The war rages for market control of ebooks between tech giants like Amazon and Apple, and the publishers their success threatens (at least the biggies like Random House, Penguin and Harper Collins, most others have to sit on the sidelines and wonder who it is, exactly, they want to win). They’re all fighting for the financial and electronic rights to the soul of the book.
That may be a trifle unfair, many textbooks are wonderous repositories of valuable knowledge which are deeply enthralling. They’re just outweighed (often physically) by such tomes as ‘Spreadsheet Tools for Engineers Using Excel’ which, sadly enough, is in the third edition and, with 512 joyous pages, rings up at $94.00. I think I’d rather be mugged for those $94 dollars.
Regardless, textbooks are a proscribed part of any university education, holding all sorts of information one simply cannot do without, and, because of their commercial nature, are outside the current e-warzone.
The problem is one of size. Textbooks are too big and illustrated to view efficiently on eReaders whose screens average about 10 inches – too much scrolling and limitations on graphs, pictures and indexes, etc. So Osman Rashid has developed ‘The Kno’, an eReader specifically for textbooks. It has two 14 inch screens that fold together like a giant mobile phone. The Kno allows the full display capabilities of a textbook with all sorts of neat added features like web browsing, instant indexing, the ability to make notes directly in the text, etc, etc.
But man, is it big. And heavy, 2.5kg! Admittedly textbooks are heavy, and many textbooks are ridiculously heavy, but al least it doesn’t matter if you drop them. At least it’s cheap… oh, hang on, it’s not. The company is hoping to retail it under $1000 (US dollars).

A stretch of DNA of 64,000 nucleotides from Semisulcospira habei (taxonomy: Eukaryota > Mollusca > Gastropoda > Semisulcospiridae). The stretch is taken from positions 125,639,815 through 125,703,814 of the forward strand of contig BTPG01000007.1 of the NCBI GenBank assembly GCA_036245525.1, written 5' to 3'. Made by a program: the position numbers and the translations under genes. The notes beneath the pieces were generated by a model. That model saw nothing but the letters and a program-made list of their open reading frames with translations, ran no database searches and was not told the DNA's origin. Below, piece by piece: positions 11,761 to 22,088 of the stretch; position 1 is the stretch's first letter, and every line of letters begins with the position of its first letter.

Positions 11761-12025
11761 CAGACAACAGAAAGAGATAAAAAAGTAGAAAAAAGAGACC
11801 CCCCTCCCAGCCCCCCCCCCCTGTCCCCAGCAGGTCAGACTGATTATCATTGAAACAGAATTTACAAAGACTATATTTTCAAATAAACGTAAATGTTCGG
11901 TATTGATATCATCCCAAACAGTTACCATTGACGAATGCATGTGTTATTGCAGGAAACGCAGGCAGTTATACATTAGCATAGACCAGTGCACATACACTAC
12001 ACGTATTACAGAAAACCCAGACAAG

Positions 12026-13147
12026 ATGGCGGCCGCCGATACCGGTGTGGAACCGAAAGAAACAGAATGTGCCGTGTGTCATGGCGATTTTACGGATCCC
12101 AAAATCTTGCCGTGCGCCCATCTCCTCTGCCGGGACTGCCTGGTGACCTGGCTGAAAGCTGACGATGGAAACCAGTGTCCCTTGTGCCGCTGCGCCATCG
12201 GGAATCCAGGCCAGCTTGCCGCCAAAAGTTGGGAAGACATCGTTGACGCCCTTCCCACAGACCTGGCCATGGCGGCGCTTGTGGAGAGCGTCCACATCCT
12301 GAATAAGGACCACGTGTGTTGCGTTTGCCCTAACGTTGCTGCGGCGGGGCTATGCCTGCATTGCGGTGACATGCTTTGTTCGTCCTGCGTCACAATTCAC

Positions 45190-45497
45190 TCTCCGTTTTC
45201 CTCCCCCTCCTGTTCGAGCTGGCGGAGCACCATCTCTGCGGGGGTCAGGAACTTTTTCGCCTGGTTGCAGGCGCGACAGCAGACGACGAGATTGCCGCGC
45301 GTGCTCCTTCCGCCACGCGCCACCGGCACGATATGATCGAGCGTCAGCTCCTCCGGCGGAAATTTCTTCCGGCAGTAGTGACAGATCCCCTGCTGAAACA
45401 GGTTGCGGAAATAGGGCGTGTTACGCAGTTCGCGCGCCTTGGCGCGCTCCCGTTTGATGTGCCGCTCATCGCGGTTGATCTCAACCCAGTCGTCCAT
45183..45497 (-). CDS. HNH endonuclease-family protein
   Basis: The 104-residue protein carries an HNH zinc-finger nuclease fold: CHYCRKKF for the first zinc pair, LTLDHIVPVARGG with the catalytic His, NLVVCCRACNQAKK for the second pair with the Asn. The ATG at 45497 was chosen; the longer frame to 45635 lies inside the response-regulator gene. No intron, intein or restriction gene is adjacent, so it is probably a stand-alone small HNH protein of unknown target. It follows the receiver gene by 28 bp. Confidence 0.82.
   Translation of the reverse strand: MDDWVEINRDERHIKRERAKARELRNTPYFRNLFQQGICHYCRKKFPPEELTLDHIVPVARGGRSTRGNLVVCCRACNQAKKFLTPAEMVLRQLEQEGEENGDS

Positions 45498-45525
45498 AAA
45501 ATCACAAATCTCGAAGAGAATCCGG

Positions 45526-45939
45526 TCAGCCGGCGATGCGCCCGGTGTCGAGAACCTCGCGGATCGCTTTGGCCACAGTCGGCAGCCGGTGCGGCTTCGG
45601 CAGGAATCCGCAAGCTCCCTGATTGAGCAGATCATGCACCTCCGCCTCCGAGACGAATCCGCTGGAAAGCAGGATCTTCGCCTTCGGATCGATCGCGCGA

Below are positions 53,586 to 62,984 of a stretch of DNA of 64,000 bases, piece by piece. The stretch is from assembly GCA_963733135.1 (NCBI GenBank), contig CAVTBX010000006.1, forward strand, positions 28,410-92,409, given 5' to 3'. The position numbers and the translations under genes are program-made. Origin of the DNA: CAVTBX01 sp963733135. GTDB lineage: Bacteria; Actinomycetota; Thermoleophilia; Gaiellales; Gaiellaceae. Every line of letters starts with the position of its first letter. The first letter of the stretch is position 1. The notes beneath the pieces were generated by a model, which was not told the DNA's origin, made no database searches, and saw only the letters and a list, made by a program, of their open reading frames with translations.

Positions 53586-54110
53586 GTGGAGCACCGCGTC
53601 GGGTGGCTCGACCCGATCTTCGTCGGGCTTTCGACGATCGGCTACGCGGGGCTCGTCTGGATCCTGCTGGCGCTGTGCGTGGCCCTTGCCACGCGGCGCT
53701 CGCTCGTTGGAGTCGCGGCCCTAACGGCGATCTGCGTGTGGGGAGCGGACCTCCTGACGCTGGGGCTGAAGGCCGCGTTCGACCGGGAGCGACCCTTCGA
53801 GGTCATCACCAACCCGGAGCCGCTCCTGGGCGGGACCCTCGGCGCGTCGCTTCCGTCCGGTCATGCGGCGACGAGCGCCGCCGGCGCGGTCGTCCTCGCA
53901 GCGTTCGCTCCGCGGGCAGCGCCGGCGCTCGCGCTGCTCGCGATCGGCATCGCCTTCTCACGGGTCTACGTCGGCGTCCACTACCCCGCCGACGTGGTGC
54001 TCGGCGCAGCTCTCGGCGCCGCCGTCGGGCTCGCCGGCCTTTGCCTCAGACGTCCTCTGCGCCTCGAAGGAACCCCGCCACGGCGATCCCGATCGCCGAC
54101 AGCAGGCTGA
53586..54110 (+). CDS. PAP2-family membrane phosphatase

So, big, heavy and expensive. But it works really well. At least they think it will when they iron the bugs out of it. They’re releasing it later this year in the American market with great hopes of success, but this is the same market that consigned previous eTextbooks like the JooJoo and the Entourage eDGe (their spelling), justly, to the grave. We’ll see how this one goes.
Anyway, I fully expect Steve Jobs to wander by and suggest that the iPad would kick The Kno’s arse in a fight. Which it might, but it would have to be careful The Kno didn’t fall on top, unconscious, and get an accidental pin.
They do have the big educational publishers on board, Pearson, Wiley, Cengage and McGraw-Hill, so there must be hope in some circles that this is the way forward (or possibly desperation). I suspect it won’t be the one, but it is a significant step. A well designed device for textbooks would be massively useful to students and teachers, offering an integrated educational experience that would broaden so quickly that it’s difficult to imagine what steps 4 and 5 would be (and who cares, steps 1 to 3 would be interesting enough).
This isn’t the revolution. But it is the murmurings of it, the rumble in the distance. The revolution may not be televised, but you might get a multi-format email from your lecturer that links you to the revolution’s website.